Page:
Archive for January, 2012
Like most companies manufacturing medical products, Myriad has to operate under the guidance of certain standards. In October we underwent our annual ISO 13485 audit, conducted by BSI. Some of the areas reviewed were: corporate management, our quality system and manual, incoming inspection records, tool and equipment calibration, CAPA’s, and traceability records. The result of the one day audit was that we passed, and retained our ISO certificate for another year.
In November, at the request of one of our medical customers, we were audited by TUV to determine if Myriad was compliant to JPAL: MHLW Ministerial Ordinance No. 169, 2004. JPAL is the Japanese equivalent to America’s FDA. Being compliant would allow any of our customers to sell their Myriad manufactured product in Japan. Our customer was pleased to get a report that confirmed that Myriad is compliant to the JPAL standard, as well as to ISO 9001.
And then, to close out our year, in December, one of our customers conducted their own on site audit of our overall quality system. The auditor found no deficiencies in our procedures and documentation; and issued a statement that declared that Myriad met all of its quality requirements.
Blog Post by
QA & Engineering
Myriad Fiber Imaging
On Thursday night, November 17, Jim McDonald and Danna Mancini attended the November monthly meeting of the New England Section of the Optics Society of America. The meeting was held in the Photonics Center, at Boston University. The topic for the evening was – Smaller Is Better: Ever-Shrinking Optical Components Enable Novel and More Capable Medical Devices. The presenter was Randal Chinnock, Founder & CEO of Optimum Technologies, Inc.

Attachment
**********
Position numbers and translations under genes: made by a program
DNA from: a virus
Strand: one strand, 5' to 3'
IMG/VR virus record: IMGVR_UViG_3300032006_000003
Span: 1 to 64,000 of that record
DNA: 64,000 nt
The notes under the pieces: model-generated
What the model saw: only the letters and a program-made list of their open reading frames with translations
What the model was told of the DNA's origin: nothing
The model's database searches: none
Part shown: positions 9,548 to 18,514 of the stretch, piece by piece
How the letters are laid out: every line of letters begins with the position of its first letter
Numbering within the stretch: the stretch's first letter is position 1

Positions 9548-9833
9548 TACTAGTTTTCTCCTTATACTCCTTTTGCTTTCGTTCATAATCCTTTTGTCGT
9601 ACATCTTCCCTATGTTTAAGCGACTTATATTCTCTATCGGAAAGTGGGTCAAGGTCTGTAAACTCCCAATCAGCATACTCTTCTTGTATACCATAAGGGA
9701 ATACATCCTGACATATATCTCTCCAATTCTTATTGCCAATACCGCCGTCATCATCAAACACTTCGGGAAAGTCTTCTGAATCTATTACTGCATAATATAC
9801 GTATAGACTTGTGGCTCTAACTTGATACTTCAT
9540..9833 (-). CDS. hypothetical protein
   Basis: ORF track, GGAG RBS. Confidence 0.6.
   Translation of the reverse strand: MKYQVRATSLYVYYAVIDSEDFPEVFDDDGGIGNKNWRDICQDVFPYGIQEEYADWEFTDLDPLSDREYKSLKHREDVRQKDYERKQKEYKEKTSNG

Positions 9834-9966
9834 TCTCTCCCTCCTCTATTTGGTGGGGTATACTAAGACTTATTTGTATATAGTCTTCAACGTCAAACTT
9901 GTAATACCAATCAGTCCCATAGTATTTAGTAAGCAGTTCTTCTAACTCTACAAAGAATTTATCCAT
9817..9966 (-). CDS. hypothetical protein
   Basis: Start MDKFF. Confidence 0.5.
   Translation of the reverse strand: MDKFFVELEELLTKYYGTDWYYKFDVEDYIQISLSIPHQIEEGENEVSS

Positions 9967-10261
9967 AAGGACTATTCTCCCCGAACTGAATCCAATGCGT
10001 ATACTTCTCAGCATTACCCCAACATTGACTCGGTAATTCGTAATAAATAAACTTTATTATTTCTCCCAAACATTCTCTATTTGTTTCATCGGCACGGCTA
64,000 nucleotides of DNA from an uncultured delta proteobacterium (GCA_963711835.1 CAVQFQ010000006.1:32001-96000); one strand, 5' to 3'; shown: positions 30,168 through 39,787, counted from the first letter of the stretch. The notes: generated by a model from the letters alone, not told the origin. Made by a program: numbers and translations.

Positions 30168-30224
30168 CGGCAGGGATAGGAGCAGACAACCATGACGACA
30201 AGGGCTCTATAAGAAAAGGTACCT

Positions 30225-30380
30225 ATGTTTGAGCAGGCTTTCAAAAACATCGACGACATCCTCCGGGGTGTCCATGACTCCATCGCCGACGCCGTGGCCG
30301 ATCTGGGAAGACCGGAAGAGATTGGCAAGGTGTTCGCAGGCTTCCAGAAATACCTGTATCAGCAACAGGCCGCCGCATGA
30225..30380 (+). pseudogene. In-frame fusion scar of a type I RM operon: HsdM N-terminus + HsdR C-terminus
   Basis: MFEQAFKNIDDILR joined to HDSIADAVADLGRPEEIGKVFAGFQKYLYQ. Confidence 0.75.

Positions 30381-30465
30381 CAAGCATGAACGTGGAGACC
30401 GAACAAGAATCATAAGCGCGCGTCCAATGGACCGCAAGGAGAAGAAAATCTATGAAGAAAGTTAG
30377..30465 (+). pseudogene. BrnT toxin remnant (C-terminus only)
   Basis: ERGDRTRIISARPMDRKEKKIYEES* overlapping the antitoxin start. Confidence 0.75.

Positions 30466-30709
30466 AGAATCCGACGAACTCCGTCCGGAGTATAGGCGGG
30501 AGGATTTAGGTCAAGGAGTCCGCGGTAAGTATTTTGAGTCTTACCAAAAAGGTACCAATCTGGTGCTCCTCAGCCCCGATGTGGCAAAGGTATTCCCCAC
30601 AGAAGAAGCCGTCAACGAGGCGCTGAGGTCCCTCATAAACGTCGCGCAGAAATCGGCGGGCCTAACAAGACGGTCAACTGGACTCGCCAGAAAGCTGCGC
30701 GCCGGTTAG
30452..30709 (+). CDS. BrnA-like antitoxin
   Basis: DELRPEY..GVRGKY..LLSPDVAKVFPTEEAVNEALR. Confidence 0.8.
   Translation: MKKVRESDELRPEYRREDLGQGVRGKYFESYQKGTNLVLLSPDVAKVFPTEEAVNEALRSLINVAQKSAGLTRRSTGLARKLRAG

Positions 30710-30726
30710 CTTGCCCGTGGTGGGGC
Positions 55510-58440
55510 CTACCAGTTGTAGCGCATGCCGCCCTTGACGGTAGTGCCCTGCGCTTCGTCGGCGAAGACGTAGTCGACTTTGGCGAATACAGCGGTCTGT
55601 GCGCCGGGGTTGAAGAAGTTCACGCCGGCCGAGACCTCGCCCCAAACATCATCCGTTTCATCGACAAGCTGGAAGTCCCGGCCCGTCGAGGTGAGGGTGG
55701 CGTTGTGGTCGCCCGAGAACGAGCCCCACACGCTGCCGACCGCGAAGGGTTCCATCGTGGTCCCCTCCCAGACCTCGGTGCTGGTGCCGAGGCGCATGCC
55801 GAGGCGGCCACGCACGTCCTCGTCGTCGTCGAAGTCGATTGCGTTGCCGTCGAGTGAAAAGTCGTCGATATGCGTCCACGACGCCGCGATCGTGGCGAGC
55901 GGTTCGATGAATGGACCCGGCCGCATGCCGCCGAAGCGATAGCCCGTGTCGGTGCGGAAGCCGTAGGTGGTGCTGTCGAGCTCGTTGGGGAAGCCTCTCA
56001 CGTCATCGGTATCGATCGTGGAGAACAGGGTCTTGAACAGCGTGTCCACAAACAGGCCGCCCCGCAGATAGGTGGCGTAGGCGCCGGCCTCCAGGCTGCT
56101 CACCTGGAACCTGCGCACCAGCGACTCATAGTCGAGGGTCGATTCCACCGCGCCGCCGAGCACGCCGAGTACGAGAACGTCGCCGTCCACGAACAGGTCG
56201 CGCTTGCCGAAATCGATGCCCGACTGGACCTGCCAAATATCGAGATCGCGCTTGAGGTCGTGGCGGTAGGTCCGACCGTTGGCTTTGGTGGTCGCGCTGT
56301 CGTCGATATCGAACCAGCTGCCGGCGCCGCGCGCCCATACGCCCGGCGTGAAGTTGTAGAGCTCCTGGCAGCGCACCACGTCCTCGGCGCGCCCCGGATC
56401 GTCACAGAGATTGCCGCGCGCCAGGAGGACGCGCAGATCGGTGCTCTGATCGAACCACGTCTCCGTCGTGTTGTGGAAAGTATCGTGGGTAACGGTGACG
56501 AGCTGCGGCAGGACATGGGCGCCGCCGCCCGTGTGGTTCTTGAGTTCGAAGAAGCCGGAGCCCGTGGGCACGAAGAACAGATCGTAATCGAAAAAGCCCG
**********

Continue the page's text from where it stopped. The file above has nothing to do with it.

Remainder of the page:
Myriad Fiber Imaging was one of three corporate sponsors supporting Mr. Chinnock’s presentation. The company provided a 0.90mm diameter, flexible image scope, and a small LED light source, for demonstration purposes.
Some of the many products and technologies presented include: ground and polished lenses as small as 0.25mm in diameter, glass right angle prisms measuring only 0.18mm, miniature flexible endoscopes 0.50mm in diameter, plastic injection molded lenses, 0.65 diameter battery powered LEDs, and less than 2mm diameter ‘camera-on-chip’ image scopes.
Myriad’s staff is constantly evaluating emerging parts and processes for possible impact on the imaging and illumination marketplace. So, while all the products and technologies were presented as stand-a-lone components, Jim and Danna were specifically interested in how they could be combined with current Myriad offerings, to make new and unique products. Shortly, Myriad will acquire samples of some of the items introduced at the meeting. We will then test these components, assemble them into prototypes, and attempt to create new imaging and illumination systems.
If we are successful, you will be the first to hear about, here on our blog. Stay tuned.